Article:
Associated Food provides wholesale groceries to more than 400 independent stores in eight Western states and owns 43 grocery stores in Utah and one in Nevada.

The wholesaler is privately owned and doesn’t report its finances publicly. Last June, the Salt Lake Tribune reported that Associated had $5.9 million in profits last year, compared with a loss of $6.5 million in 2011. Those profits were shared with retailers, Romeril said.

No interviews with Billings warehouse employees were allowed.

“Generally in Montana, our profits have been strong,” Atkins said, including this fiscal year, which is 75 percent complete.

The closures of the Associated Food warehouses means the Supervalu warehouse in Billings is the only food wholesaler left in Montana, Atkins said.

Three weeks ago, Minnesota-based Supervalu announced that it was selling 877 U.S. grocery stores, including all of its Albertsons stores. The buyer is a company owned by Cerberus Capital Management, a private equity company in New York City that buys distressed assets.

When asked what he thinks will happen to the local Albertsons, Atkins said everyone is waiting to see.

“Cerberus is known as a company that buys assets and spins them off,” he said. “Who knows what could happen.”

Copyright 2015 Helena Independent Record. All rights reserved. This material may not be published, broadcast, rewritten or redistributed.

(12) Comments

  1. InPlainSight
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    InPlainSight - February 08, 2013 9:13 pm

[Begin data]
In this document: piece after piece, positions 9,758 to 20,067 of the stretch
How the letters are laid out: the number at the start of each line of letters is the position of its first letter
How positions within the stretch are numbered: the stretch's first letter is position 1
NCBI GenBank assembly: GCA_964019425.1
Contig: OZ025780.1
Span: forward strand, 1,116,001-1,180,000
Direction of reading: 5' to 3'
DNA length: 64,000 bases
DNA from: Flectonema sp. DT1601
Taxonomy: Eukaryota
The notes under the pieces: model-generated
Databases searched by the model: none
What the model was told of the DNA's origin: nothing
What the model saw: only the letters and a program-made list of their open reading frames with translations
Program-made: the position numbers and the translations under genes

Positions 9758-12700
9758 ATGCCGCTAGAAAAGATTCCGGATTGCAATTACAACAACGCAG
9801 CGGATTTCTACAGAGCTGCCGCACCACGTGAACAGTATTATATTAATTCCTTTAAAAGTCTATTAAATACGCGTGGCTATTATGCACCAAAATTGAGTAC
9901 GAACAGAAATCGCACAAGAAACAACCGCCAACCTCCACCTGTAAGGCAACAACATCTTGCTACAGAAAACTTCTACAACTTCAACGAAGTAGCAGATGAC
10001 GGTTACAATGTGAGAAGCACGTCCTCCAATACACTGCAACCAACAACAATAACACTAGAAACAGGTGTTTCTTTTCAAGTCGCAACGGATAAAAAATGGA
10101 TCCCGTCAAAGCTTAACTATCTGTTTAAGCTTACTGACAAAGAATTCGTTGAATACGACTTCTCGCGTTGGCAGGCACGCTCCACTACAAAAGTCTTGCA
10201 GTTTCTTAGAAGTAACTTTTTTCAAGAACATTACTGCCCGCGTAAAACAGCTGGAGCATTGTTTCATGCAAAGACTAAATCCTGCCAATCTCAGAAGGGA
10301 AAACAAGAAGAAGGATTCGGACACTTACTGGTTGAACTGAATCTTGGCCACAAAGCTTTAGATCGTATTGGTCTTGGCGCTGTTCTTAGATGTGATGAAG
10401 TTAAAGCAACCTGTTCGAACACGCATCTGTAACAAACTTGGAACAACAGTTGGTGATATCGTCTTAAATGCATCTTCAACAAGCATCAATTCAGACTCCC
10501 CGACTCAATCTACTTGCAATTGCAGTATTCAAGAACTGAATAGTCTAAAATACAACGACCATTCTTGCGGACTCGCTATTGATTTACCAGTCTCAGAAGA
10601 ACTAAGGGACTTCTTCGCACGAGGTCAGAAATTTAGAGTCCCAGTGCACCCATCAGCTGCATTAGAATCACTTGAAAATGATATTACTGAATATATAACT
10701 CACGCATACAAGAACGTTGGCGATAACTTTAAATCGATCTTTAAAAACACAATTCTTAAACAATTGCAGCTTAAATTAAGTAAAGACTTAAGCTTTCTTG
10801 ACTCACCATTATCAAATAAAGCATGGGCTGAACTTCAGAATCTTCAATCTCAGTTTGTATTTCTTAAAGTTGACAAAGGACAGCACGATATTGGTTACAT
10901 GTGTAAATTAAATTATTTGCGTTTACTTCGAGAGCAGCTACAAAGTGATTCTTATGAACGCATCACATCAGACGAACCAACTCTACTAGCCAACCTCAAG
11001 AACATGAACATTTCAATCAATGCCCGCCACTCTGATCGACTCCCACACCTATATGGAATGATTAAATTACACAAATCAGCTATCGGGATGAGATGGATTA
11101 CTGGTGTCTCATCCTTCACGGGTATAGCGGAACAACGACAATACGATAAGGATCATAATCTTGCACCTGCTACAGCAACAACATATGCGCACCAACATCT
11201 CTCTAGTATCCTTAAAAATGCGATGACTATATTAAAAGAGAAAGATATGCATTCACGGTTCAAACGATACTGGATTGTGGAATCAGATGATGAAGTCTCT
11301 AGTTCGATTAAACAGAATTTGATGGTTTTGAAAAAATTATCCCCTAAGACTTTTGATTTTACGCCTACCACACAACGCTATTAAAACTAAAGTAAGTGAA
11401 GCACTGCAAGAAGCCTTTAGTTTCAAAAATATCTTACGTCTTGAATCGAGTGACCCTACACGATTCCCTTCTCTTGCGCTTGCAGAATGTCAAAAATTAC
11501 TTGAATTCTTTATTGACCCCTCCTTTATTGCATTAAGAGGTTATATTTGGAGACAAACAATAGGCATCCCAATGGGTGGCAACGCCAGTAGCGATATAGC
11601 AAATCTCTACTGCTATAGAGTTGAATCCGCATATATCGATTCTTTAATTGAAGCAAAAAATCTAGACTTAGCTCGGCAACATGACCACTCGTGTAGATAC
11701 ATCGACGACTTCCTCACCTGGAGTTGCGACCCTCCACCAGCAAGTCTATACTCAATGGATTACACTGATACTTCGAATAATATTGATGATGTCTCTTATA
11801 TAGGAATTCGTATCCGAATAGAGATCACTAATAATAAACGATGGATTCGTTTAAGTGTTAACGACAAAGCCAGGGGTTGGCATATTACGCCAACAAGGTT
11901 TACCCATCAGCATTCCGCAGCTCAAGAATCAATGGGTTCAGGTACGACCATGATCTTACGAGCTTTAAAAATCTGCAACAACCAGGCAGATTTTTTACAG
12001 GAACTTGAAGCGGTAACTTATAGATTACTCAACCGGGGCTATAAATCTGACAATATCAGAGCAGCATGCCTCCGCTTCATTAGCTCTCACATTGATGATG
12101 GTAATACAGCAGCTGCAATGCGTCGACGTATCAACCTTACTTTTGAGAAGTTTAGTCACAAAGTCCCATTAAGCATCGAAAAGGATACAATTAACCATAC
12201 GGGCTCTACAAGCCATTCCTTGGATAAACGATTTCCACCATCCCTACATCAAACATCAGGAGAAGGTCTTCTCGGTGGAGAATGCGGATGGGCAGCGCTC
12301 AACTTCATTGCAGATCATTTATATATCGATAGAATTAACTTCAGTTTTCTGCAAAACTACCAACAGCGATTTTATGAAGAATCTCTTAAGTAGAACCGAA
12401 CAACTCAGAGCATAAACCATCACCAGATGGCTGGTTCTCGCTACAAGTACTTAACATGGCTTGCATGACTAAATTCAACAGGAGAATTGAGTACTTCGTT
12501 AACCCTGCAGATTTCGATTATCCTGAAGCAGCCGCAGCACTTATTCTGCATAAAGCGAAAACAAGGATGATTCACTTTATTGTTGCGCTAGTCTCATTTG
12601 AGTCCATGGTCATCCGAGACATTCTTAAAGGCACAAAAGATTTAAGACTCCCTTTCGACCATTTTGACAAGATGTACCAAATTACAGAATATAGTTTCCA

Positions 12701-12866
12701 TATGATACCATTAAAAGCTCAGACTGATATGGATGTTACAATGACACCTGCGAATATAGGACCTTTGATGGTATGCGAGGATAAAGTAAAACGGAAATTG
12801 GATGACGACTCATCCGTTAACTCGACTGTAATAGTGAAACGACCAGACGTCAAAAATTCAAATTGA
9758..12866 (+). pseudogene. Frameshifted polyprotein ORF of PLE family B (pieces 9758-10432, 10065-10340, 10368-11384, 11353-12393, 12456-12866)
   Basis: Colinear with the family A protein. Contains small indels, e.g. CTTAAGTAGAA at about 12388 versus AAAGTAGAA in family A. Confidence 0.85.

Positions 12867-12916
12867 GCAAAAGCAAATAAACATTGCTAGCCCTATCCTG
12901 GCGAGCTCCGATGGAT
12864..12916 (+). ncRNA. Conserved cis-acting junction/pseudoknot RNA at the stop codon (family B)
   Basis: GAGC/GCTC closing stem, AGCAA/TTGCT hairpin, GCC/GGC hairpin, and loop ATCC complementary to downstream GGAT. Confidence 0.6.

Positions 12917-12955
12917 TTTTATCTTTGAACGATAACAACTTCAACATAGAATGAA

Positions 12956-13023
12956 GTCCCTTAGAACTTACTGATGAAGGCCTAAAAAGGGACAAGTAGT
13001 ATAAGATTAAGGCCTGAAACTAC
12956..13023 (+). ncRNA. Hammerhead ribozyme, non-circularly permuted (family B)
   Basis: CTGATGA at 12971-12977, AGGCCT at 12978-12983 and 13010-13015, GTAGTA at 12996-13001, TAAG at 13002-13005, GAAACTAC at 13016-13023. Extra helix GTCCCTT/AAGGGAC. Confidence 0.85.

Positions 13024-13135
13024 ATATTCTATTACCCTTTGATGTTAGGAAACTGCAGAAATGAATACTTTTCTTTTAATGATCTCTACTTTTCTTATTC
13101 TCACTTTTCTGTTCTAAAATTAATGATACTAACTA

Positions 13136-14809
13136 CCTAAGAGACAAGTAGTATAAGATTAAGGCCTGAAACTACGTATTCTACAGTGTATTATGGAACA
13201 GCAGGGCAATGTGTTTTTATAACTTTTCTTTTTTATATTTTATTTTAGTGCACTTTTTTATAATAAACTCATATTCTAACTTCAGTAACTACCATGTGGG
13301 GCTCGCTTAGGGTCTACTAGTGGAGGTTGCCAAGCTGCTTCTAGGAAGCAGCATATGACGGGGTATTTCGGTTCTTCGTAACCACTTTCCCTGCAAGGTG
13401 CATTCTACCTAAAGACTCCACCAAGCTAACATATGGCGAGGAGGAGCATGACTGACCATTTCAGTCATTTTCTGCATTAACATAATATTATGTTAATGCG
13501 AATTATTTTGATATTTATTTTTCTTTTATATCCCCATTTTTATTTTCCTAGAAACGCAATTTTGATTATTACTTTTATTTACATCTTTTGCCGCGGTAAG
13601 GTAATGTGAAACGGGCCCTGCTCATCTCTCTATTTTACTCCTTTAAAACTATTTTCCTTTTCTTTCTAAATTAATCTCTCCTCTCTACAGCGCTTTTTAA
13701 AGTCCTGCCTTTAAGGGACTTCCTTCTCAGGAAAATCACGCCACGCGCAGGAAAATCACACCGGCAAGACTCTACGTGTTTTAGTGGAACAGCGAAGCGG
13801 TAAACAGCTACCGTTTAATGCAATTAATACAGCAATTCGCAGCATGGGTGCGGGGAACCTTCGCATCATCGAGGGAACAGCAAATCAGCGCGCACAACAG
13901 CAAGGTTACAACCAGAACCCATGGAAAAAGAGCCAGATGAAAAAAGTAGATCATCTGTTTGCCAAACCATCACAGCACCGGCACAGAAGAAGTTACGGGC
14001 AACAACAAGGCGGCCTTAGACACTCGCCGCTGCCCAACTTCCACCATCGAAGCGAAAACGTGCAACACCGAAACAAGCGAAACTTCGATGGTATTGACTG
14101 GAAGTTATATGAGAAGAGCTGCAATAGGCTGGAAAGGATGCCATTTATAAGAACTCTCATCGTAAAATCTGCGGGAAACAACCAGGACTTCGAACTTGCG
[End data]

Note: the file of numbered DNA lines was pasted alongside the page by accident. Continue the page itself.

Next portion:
Montana Mike, I agree with you that our government (not just Obama and no I did not vote for him) plays a role in how the economy pans out. However that article I quoted below was written in 1996. Obama wasn't in office then, so it's not so easy to pin the tail on the donkey with that one. You make another good point, that jobs are being eliminated due to technological advances. I can't argue with you on that, however, that is clearly not the case in this situation. If you do your homework, when AFS decided to purchase millions of dollars worth of Albertsons about two years ago, several more AFS stores closed. Ultimately, its bad business decisions that dumped on these workers not governmental penalties. Conveniently the bad times of the economy helped them cover it up. Another commenter mentioned the Christmas parties, who gets a Christmas party like that from their work? Does that give you an indication of how company money is spent and decisions are made. There are multiple factors that enabled this outcome, but it starts within.